As you begin to develop your brand’s voice, you will find that what you do is tied very closely to what you should sound like. If you’re in the business of selling meditation downloads, for example, your brand’s voice might sound very positive and easy going. If you’re in the business of selling stock advice, your brand’s voice might sound informed, mature and confident.

If you’re able to create a voice that resonates with your target audience, they’re more likely to want to hear what you have to say. And that – in the world of social media marketing – is golden.

July 11 2012

Six Ways to Establish Credibility with Your Audience

by Lauren Owens

Businesses seeking to establish themselves as industry experts or thought leaders should first take a look at whether their web content is helping or hurting their case. Follow these simple guidelines to start producing stellar content that not only increases conversions, but establishes your business as a credible voice.

1. Write with Authority

It’s important that you use an authoritative, yet approachable, voice in your blog, web and social media content. To write with authority, present thoughts easily, clearly and with confidence. And, write in an active (rather than passive) voice, putting the subject before the verb, i.e. “I ate five hamburgers” verses “Five hamburgers were eaten by me.”

Communicating clearly and effectively will go a long way in establishing your authority, but so will making sure you have something new to say. It’s important when you’re blogging to add to the collective conversation rather than simply putting your own spin on the same old information.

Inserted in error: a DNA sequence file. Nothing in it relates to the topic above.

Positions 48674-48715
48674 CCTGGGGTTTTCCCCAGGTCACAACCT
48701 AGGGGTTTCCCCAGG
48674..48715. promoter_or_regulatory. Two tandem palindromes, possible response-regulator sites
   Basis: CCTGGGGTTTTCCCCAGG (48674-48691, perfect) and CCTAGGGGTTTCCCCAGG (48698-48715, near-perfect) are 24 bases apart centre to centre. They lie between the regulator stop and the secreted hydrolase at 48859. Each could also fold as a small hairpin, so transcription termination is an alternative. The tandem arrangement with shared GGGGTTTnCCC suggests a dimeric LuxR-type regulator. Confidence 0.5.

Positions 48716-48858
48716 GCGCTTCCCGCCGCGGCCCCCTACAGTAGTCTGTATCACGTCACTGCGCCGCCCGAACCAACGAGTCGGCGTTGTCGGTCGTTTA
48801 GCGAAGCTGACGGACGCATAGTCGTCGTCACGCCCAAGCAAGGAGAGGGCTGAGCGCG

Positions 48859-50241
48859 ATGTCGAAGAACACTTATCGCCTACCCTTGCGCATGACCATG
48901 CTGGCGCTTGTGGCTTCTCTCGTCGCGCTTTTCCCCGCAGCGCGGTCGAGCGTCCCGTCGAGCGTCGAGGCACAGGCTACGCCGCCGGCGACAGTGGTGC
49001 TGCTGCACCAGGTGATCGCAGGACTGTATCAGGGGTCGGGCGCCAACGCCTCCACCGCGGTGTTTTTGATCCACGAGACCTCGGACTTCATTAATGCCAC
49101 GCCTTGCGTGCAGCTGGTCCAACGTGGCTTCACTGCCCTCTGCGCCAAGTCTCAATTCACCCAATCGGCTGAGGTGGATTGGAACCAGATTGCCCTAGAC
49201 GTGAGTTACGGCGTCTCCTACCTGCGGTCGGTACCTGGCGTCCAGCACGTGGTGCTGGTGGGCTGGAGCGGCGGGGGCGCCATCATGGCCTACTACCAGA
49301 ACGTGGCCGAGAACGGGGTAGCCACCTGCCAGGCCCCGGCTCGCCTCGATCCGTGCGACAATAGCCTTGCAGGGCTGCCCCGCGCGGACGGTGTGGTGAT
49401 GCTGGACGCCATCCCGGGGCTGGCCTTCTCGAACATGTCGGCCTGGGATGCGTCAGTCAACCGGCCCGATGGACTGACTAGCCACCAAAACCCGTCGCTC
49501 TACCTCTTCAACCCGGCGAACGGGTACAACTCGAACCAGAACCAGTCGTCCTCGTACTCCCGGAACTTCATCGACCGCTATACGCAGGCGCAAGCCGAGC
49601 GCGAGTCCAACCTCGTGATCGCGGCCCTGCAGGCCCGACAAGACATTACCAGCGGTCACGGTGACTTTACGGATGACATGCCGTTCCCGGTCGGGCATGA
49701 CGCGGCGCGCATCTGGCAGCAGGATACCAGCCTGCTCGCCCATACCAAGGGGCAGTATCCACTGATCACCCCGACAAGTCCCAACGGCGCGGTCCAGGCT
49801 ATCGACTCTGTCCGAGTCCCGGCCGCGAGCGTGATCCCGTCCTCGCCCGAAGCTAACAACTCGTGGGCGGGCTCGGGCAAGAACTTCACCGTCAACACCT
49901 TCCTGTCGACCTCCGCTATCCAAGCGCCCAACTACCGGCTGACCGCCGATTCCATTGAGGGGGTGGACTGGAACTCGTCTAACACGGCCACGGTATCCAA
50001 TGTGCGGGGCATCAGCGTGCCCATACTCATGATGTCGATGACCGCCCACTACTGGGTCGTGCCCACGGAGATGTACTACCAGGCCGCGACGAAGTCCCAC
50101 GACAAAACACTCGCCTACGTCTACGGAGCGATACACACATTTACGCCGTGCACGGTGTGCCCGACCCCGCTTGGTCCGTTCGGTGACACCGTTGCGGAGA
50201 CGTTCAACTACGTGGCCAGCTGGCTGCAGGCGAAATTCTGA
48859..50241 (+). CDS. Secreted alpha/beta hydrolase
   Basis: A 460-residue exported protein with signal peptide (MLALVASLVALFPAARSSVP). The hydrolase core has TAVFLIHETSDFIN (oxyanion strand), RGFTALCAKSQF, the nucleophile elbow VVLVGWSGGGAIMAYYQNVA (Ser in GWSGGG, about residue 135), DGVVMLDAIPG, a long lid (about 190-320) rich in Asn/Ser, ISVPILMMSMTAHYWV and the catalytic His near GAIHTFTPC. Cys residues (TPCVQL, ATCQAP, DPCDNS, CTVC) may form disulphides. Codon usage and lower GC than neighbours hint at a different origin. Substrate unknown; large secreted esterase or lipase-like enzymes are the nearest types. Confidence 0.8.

2. Know the Facts

Provide your reader with detailed information and back that information up by using sources. In other words — don’t be vague. Simply stating, for example, that ‘many’ people died last year due to lightening strikes lacks the gravity (and authority) that a real number can convey.

But passing along erroneous information will undercut your credibility more than anything else you do. If you’re citing a scientific study, government data or other industry expert, make sure you get it right.

3. Be Honest

It’s crucial that your audience be able to trust you. That’s why you should always convey honesty and sincerity — even if it’s bad for your brand in the short term.

4. Respect Their Intelligence

Your blog readers are just like you. They’re looking for solid information about something they’re interested in. If you talk down to your readers, give false information or attempt to “dumb down” your content, you’ll lose readers — and credibility – fast.

5. Maintain Consistency

Something as simple as using an en dash (—) in one place and an em dash (–) in another can make your website look as though it were rushed or cobbled together. It’s a good idea to follow style guidelines such as those defined by the Associated Press or the Chicago Manual of Style so that everyone who provides content to your website can do so correctly and with confidence.

Alternatively, companies can create their own style manuals that serve as quick and easy guidelines for anyone writing for your website, or about your products and services.

6. Do it Right

You can have the most brilliant ideas in the world, but if they’re not being communicated correctly and effectively, you’re undercutting your credibility. If you know that you’re not a good or effective writer, hand the task of maintaining your company blog, website and social media posts to someone who is. Because grammatical errors and clunky sentences can quickly repel readers — just as soon as they found your blog, they’ll back out and go someplace else.

If you need help in that regard, MoreVisibility has a team of seasoned copy writers ready, willing and able to help you with your blogging, web content and/or social media communication.